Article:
Just a few miles outside Baghdad last week, CNN's veteran correspondent Walter Rodgers decided it was time to leave his posting in the Army's 7th Cavalry. The big story was in Baghdad now. He bartered with soldiers for food, trading calls on his satellite phone for a stash of Army grub. And, at first light last Thursday, Rodgers and his crew dashed for the Palestine Hotel, where most of the foreign media has been holed up.
"We saw Baghdad disintegrating into looting and some chaos, and Saddam Hussein's regime disintegrating. I decided to try and get in," Rodgers said. Other CNN embeds Jason Bellini and Martin Savidge followed.
As action shifted to Baghdad last week, television news organizations modified their own battle plans. Having reached Baghdad, some embedded journalists, like Rodgers, left their units, opting to go on their own. Networks were shuttling in reinforcements from elsewhere in the Middle East. And some exhausted, weathered embeds began the trip home.
Amid the maneuverings, though, the safety of journalists weighs heavily. The day after U.S. TV networks constantly played images of Marines hauling down a statue of Saddam Hussein in central Baghdad, a suicide bomber struck at a nearby checkpoint. Both events occurred near the Palestine Hotel, which itself was a target of fire last week, from a U.S. tank.
"The pictures not withstanding, the city is not totally secure," said Fox News Foreign Editor Brian Knoblock. "We don't want our people to become targets." For the time being, Fox's embeds were told to stay with their units.
Eleven journalists have died in Iraq, nine in combat-related situations, according to the Committee to Protect Journalists. Among the dead was NBC News correspondent David Bloom, one of the most recognizable faces of the conflict coverage, who died April 5 of a pulmonary embolism after complaining of leg pains.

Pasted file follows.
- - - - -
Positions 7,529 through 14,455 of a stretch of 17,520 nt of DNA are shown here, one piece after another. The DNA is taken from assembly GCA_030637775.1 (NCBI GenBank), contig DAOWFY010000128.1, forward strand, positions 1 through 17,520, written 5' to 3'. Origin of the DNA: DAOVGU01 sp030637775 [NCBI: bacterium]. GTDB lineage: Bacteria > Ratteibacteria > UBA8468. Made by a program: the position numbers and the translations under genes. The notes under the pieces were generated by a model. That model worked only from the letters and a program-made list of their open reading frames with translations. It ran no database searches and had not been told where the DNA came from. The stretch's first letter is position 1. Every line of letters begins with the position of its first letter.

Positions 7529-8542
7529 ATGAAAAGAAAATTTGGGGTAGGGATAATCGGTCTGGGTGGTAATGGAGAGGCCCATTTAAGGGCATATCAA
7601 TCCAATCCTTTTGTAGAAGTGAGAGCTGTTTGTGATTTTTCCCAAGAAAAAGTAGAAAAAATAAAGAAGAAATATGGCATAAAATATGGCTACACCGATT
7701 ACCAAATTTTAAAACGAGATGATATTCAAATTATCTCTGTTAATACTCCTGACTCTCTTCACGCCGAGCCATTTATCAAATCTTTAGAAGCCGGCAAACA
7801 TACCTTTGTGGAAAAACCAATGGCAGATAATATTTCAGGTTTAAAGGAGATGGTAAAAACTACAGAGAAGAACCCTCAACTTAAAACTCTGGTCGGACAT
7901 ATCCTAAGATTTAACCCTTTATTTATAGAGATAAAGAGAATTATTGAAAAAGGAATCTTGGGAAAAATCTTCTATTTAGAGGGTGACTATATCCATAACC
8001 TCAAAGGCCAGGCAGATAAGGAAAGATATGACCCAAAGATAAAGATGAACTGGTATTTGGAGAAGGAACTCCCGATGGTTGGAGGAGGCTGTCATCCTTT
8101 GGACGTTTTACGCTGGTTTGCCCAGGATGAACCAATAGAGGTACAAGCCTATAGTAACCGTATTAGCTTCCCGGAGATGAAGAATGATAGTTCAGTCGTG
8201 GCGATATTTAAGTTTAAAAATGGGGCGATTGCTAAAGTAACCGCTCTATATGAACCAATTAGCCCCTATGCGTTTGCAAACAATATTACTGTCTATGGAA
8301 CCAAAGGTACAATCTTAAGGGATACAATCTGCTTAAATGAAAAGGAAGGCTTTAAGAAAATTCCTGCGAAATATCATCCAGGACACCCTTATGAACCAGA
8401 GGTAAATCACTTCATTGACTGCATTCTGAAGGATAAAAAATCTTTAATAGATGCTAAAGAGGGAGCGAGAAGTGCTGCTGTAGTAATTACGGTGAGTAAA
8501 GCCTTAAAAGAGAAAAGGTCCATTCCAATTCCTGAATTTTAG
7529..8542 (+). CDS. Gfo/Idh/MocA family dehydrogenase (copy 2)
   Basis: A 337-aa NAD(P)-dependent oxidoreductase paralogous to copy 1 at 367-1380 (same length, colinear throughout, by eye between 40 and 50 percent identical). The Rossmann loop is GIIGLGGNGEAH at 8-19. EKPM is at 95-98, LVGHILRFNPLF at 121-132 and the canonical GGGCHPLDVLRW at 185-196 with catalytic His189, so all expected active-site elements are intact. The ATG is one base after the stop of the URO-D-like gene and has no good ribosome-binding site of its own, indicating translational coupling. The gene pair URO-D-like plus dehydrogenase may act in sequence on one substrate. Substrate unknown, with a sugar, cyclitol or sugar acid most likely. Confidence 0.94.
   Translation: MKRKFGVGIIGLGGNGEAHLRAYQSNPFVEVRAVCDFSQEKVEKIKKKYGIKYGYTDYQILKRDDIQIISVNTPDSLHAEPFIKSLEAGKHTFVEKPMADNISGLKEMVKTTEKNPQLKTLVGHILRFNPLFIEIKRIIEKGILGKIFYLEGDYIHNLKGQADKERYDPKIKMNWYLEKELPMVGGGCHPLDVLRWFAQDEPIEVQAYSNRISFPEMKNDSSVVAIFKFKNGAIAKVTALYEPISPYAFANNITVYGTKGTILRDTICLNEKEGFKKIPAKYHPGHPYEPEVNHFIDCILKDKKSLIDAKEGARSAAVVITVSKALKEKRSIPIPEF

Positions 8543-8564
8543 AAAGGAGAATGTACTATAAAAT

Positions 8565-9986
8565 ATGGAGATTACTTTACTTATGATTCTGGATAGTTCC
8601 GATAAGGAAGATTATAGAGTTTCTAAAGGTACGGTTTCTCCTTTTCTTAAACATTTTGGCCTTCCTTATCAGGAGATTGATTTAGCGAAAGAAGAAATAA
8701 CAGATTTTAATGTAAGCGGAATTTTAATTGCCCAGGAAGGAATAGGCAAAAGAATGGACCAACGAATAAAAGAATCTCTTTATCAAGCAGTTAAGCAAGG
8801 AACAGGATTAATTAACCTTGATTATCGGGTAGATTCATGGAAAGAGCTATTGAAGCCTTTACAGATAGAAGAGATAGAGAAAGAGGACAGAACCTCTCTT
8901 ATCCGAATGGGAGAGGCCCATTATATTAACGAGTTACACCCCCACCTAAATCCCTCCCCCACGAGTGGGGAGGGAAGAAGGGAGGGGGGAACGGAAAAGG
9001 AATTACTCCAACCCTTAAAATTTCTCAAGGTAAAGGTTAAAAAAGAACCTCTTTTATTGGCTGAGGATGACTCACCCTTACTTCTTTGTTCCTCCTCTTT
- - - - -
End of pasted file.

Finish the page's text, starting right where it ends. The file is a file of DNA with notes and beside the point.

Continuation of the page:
NBC News Vice President Bill Wheatley called Bloom a role model for his generation. "He was a person who just wanted to do a good job and went all out to do it."
That was evident as the boyish 39-year-old sped across the desert in his "Bloomobile," an M88 tank-recovery vehicle outfitted to transmit live broadcast-quality pictures on the move. Viewers and the news media alike marveled at both the technology and Bloom's chutzpah in utilizing it. He left the competition in the dust.
"This is where I want to be as a journalist," a jubilant Bloom told BROADCASTING & CABLE by satellite phone in an interview from the Iraqi desert.
His Weekend Today
co-host Soledad O'Brien remembered Bloom as an "absolutely dogged interviewer and an intrepid reporter who did everything well." They had been partnered since 2000, when Bloom gave up his White House job for the anchor desk, ironically so he would not be forced to travel so much.
Bloom's cameraman, Craig White, marched on to Baghdad with the 3rd Infantry division, continuing to film and even phoning in reports. NBC is trying to join White with another correspondent. Bloom's producer, Paul Nassar, accompanied his body back to the U.S.
With nearly 600 news staffers embedded with the military, media organizations were braced for the possibility that journalists might come in harm's way. But Bloom's untimely death and other fallen journalists underscored the risks in this conflict.
Where those who remain should be positioned is another debate. Under the Pentagon's rules, an embed who leaves his or her unit is not guaranteed re-entry.
Correspondents say they have better security travelling with the military. They also have better access to the troops and military planning, although it's often limited to their particular units.
Angling to get into Baghdad, Fox News reporter Rick Leventhal and his cameraman, embedded with the Marine's 1st division, switched to another unit. Facing the possibilities of snipers and angry crowds in Baghdad, Leventhal said he feels safer traveling with Marines. But parting from his 3rd Light Armored Reconnaissance outfit after four weeks, though, proved as tough as the travel had been. "We were a team, and it was very difficult to break up," Leventhal said.